Here are two things you would never have seen a year ago in the plastics industry: a U.S. Senator tweeting about a resin tax and a group of plastic bottle makers saying we need container deposits.
Yet both were there this month.
There was Sen. Sheldon Whitehouse, D-R.I., the author of a proposed 20-cent-per-pound tax on virgin resin in packaging, on social media discussing the "fraud" of recycling and explaining why he was "pushing so hard for a pollution fee on single-use plastic that will make recycled plastic competitive and raise funds for real recycling and cleanup."
The American Chemistry Council responded and pushed its own plan to Congress, including recycled-content requirements and producer responsibility systems to have companies pay to help support recycling.
If you're following the debate, you've heard the broad outlines before.
But what struck me was that it's hard to imagine this exchange happening a year ago. A resin tax was not part of any serious debate in D.C.
Now, a virgin plastics fee is being floated in leadership circles on Capitol Hill as one way among many to pay for the Democrats' $3.5 trillion spending and tax cut plan, as Plastics News recently reported.
A year ago, the idea like this would have been confined to European parliamentary debates, not conversations among senior members of the U.S. Congress.
Today, it's serious enough that 38 plastics industry CEOs sent a letter to House and Senate leaders Sept. 13 urging them to scrap any ideas about putting a resin tax into the Democrats' Build Back Better plan.
You could make a similar point about the pro-bottle bill column Sept. 13 from the National Association for PET Container Resources and the metal can and glass packaging industries.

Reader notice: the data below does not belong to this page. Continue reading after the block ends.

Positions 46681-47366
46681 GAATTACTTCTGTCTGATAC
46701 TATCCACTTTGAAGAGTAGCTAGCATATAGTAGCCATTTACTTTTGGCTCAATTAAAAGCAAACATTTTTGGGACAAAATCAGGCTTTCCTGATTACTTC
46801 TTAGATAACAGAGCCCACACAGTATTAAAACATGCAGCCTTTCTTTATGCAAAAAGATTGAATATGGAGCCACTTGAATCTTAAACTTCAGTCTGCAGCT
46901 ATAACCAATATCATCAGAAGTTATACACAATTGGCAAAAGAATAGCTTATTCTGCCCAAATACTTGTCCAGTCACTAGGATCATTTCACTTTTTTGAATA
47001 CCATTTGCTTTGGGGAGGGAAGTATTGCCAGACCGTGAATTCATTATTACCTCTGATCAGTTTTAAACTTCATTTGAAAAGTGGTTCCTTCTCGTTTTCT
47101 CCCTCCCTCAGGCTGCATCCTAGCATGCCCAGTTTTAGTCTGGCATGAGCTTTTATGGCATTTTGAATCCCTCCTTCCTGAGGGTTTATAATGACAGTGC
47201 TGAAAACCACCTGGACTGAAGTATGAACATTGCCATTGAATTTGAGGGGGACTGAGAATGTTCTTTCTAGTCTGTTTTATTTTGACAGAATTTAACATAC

NAPCOR and associations for the other two industries published their joint call for container deposits in Real Clear Politics, arguing that deposits are the quickest way to raise recycling rates. The trio also wanted to present their take on how to best design a bottle bill system.
The politics around bottle bills are changing. Worldwide, they're growing, even if not so much in the United States.
Advocates for deposits say since 2017, countries and regions with 300 million people worldwide have added them.
That's not to say it's an easy push in this country. The three groups, including the Can Manufacturers Institute and the Glass Packaging Institute, are not planning any joint lobbying around specific bottle bill proposals, NAPCOR said.
And it's hard to imagine the U.S., with our decentralized state-by-state recycling policy, leapfrogging ahead to enact a national bottle bill. But then again, this kind of endorsement from industry groups wouldn't have been so publicly on the table in the United States even a year ago.
We're at a unique moment for waste and recycling policy in the U.S., certainly in the last several decades.
Public interest in this country is much higher than it's ever been, whether that's because of concerns around climate change, images of turtles having plastic straws pulled from their nostrils or cities complaining about footing the bill for weak recycling markets.
We've seen two states this year, Maine and Oregon, pass legislation for extended producer responsibility, which basically requires companies that use packaging, like big brand owners and retailers, pay fees to support recycling of their products.
The resin tax, the bottle bill statement and the EPR legislation mean there's a lot more of what I'd call facing financial reality around these debates now.
Along the same lines, I participated in an online conference earlier this month on how the investment community is asking more questions about financial risks for plastics firms and how to position capital flows for a more circular industry.
People are getting down to details — quickly — about how to pay for upgrades to waste collection and recycling systems and how to build systems that may be able to make a dent in the poor recycling rates in the U.S.
It makes you wonder what this will look like in another year or two.
Steve Toloken is a Plastics News assistant managing editor. Follow him on Twitter @Steve_Toloken.